New EU regulations aimed at giving passengers a fair deal when flights are overbooked, delayed or cancelled come into effect on Thursday -- but the new rules are getting a turbulent reception from European airlines.
The new rules could make such situations a bit more bearable
Whether you're traveling on business or jetting off on holiday, long delays and cancelled flights can be expensive and annoying. Even more aggravating? Being told you can't board your flight because it's been overbooked.
The European Commission has decided that passengers are getting a raw deal and has replaced outdated legislation on passenger rights with a new law, which takes effect on Feb. 17.
In addition to doubling the compensation limit paid to passengers who are bumped from an overbooked flight, the law will compensate passengers in the event of cancelled flights, which weren't covered under the old legislation. Passengers can demand compensation ranging from €250 to €600 ($325 - $778), depending on the length of the flight. In the case of delays -- also not covered by the previous law -- passengers are now entitled to a ticket refund if the delay is five hours or more. In addition, airlines may, under certain circumstances, have to foot the bill for passenger meals and accommodation.
EU Commission spokesman for transport, Stefaan De Rynck, said the new regulations are aimed at discouraging airlines from overbooking. On average, airlines overbook by 20 percent, claiming that's the number of people who don't show up for their flight.
"We feel that increasing compensation will dissuade airlines from overbooking," De Rynck said. "Also, we feel there have to be some basic rules. They shouldn't go into too much detail as the airline has to be left room for its own policy, but there should be some parameters, because passengers were really the weaker element in this story."
Airlines will have to pay up if take off is delayed by several hours
The new laws have angered airline associations. The International Air Transport Association (IATA) said that among the problems it has with the "flawed" regulations is that carriers may be held responsible for circumstances beyond their control, such as bad weather, or an air traffic control strike. And this will ultimately lead to less convenient service for passengers, said Tony Concil, press spokesman for IATA.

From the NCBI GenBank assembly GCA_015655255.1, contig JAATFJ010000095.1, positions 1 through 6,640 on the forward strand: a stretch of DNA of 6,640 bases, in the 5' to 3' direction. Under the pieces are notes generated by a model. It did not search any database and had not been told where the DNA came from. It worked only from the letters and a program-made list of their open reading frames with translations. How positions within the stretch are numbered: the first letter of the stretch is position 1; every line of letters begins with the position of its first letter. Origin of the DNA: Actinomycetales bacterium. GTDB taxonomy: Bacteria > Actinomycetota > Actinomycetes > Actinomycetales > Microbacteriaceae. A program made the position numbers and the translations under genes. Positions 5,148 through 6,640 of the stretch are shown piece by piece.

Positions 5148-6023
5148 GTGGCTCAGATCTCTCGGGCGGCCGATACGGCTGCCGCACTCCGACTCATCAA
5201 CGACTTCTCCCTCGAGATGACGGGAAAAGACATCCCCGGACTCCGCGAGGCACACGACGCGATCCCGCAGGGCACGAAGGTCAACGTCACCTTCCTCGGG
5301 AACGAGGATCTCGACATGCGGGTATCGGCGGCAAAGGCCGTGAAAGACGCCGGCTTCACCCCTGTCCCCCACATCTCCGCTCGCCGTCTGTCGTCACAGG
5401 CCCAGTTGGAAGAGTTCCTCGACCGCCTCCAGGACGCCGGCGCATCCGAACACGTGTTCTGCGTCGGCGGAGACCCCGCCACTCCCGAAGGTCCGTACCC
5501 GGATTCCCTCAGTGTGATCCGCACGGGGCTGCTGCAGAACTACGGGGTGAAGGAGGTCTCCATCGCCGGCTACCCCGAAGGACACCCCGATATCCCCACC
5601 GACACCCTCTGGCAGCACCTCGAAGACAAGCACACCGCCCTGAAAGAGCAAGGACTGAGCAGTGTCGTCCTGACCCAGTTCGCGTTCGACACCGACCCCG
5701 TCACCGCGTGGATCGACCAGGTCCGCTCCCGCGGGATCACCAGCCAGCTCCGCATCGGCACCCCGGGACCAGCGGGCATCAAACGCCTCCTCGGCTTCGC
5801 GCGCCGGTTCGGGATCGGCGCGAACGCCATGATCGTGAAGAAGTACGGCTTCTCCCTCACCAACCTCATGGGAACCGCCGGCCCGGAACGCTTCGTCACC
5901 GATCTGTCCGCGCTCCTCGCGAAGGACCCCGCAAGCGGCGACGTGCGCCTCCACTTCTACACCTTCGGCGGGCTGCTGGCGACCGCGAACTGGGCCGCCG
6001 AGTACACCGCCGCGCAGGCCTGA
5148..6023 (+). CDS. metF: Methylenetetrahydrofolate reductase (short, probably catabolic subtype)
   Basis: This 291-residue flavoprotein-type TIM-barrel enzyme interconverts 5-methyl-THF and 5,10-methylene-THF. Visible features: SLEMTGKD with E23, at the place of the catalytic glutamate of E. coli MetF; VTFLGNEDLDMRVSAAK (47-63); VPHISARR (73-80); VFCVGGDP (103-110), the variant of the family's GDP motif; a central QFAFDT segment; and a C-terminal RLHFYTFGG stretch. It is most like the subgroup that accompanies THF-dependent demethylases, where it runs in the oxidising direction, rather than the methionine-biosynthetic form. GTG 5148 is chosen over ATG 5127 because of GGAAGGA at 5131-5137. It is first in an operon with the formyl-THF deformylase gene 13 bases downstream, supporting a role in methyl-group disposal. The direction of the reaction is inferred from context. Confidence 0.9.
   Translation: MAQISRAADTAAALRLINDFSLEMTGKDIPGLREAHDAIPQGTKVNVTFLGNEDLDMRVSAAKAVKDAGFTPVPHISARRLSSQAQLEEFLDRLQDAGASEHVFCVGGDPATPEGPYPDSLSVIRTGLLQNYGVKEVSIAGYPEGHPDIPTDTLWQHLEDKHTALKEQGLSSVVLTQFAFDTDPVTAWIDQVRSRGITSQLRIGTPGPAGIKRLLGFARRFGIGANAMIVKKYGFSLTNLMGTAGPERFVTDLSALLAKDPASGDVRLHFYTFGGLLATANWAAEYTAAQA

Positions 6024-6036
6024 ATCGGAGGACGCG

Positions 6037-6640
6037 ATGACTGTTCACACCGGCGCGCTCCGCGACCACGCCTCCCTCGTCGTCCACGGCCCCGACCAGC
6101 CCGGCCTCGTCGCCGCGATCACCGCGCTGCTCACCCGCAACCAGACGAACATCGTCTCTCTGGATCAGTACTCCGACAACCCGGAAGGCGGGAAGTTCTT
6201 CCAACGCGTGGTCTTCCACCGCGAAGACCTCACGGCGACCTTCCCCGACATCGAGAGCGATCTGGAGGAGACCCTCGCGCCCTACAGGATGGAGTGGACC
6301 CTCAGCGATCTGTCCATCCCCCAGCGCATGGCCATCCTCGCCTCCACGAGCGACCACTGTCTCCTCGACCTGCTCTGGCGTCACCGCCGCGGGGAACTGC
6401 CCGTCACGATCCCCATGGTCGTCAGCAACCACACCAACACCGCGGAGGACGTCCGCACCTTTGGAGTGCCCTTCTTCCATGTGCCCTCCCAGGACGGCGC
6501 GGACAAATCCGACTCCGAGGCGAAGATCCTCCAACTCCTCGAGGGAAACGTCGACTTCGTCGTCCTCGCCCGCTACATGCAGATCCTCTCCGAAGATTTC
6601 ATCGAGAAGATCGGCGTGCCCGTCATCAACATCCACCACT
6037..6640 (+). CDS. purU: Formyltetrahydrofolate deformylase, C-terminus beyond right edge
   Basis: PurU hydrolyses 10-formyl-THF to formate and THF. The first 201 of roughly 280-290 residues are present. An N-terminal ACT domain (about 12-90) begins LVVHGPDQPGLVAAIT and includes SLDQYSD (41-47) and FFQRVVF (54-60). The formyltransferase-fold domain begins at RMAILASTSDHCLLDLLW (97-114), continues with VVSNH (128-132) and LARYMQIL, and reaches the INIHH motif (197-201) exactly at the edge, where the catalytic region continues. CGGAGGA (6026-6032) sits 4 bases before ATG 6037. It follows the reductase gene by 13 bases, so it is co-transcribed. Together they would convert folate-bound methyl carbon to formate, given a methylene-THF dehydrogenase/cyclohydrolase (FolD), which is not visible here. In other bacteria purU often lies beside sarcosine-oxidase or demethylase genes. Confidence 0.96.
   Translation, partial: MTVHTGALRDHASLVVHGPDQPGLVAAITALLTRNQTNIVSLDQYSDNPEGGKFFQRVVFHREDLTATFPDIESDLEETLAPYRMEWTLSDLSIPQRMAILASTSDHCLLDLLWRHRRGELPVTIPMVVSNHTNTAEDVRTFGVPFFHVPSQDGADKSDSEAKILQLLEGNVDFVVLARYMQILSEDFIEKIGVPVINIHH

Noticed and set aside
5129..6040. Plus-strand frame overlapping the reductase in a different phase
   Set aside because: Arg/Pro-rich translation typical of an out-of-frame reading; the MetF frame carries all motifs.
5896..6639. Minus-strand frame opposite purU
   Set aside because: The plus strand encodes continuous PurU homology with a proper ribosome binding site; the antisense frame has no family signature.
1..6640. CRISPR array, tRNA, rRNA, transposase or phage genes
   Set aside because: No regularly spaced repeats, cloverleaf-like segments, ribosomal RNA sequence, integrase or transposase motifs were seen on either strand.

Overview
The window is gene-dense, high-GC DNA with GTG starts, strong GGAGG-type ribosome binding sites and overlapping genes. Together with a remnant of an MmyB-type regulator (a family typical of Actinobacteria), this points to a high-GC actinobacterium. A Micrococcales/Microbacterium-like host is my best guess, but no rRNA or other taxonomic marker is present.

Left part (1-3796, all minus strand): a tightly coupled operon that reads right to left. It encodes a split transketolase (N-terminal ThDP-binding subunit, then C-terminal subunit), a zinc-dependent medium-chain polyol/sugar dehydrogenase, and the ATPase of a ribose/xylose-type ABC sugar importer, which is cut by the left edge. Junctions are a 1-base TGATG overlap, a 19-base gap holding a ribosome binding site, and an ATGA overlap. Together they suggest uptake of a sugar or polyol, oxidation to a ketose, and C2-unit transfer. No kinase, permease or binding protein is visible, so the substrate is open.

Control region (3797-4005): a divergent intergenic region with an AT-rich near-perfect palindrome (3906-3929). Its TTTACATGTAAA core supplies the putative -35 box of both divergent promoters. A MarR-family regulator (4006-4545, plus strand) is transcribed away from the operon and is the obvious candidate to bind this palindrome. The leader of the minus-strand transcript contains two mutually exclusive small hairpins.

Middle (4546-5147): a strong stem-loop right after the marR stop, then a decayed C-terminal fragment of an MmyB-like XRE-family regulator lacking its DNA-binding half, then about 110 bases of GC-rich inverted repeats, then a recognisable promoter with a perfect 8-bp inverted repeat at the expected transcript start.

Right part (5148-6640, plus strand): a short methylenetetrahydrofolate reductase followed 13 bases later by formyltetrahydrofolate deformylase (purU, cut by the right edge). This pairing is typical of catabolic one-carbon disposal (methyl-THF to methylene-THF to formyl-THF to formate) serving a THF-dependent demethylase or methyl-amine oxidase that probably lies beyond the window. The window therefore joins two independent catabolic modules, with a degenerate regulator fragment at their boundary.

"Airlines have been trying to keep connection times to a minimum to make travel as convenient as possible," he said. "If they now risk getting severely penalized whenever they miss a connection, then the natural inclination will be to increase connection times so as to reduce that risk."
The EU said this won't be the case, as airlines will not be held responsible if they can show that there were extraordinary circumstances that led to a cancellation or delay. "But the burden of proof is on them," De Rynck said.
Low-cost carriers are particularly concerned about the effect the new regulations could have on their industry, as the across-the-board compensation levels could see budget airlines paying out amounts that far exceed ticket prices.
"The fixed sum payable as compensation in the case of cancelled flights is disproportionate to the level of the low fares paid by consumers," said Wolfgang Kurth, president of the European Low Fares Airline Association (ELFAA) and CEO of German budget carrier Hapag-Lloyd Express.
The ELFAA and IATA are among the organizations that have filed legal challenges against the new EU regulations, though the European Court of Justice won't hear the cases until September or October of this year. The airlines say that could be too late for carriers which are already operating close to bankruptcy and could be forced out of business by large compensation bills.
The EU Commission, though, fails to see how that could happen. "Cancellations do happen, but it's not a regular practice, at least it can't be a regular practice if the airlines care about providing good, reliable service," De Rynck said. "And if they were to reduce the practice of overbooking, how would this introduce extra costs for them? So no, I don't buy that argument."
Low cost carriers fear they'll suffer most from the new regulations
He added that he doesn't think low-cost airlines should be granted either an exemption from the regulations or a different set of regulations that reflect their lower ticket prices.
"Let's not forget that we introduced a single, liberalized airspace in Europe which allowed low-cost airlines to emerge," De Rynck said. "Now it's only fair that they take sufficient regard of passenger rights."
Knowing your rights
Passengers should be aware, though, that the onus is on them to claim the compensation they're due if their flight is delayed, cancelled, or overbooked, because the airlines are unlikely to offer compensation to those who don't ask for it.
Each EU member state has an enforcement body to ensure disputes between passengers and airlines are settled quickly. In addition, the Civil Aviation Authority has the power to prosecute the airline and levy a large fine if the carrier fails to comply with the new regulations.